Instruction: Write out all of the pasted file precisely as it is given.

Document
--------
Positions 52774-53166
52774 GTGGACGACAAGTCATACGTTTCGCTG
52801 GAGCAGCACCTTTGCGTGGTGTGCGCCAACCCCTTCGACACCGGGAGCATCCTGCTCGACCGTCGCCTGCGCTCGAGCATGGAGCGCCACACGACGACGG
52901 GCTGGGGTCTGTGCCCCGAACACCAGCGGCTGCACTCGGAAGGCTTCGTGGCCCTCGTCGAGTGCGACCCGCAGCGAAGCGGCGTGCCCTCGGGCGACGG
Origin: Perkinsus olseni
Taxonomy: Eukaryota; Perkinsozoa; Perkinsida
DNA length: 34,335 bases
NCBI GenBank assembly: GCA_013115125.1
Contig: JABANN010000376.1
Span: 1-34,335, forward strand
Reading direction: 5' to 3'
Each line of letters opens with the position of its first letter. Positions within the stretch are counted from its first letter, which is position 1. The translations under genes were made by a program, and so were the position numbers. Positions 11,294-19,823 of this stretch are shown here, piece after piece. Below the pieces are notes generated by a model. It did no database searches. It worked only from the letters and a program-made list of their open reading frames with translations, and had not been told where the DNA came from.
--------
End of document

Positions 52774-53166
52774 GTGGACGACAAGTCATACGTTTCGCTG
52801 GAGCAGCACCTTTGCGTGGTGTGCGCCAACCCCTTCGACACCGGGAGCATCCTGCTCGACCGTCGCCTGCGCTCGAGCATGGAGCGCCACACGACGACGG
52901 GCTGGGGTCTGTGCCCCGAACACCAGCGGCTGCACTCGGAAGGCTTCGTGGCCCTCGTCGAGTGCGACCCGCAGCGAAGCGGCGTGCCCTCGGGCGACGG
Origin: Perkinsus olseni
Taxonomy: Eukaryota; Perkinsozoa; Perkinsida
DNA length: 34,335 bases
NCBI GenBank assembly: GCA_013115125.1
Contig: JABANN010000376.1
Span: 1-34,335, forward strand
Reading direction: 5' to 3'
Each line of letters opens with the position of its first letter. Positions within the stretch are counted from its first letter, which is position 1. The translations under genes were made by a program, and so were the position numbers. Positions 11,294-19,823 of this stretch are shown here, piece after piece. Below the pieces are notes generated by a model. It did no database searches. It worked only from the letters and a program-made list of their open reading frames with translations, and had not been told where the DNA came from.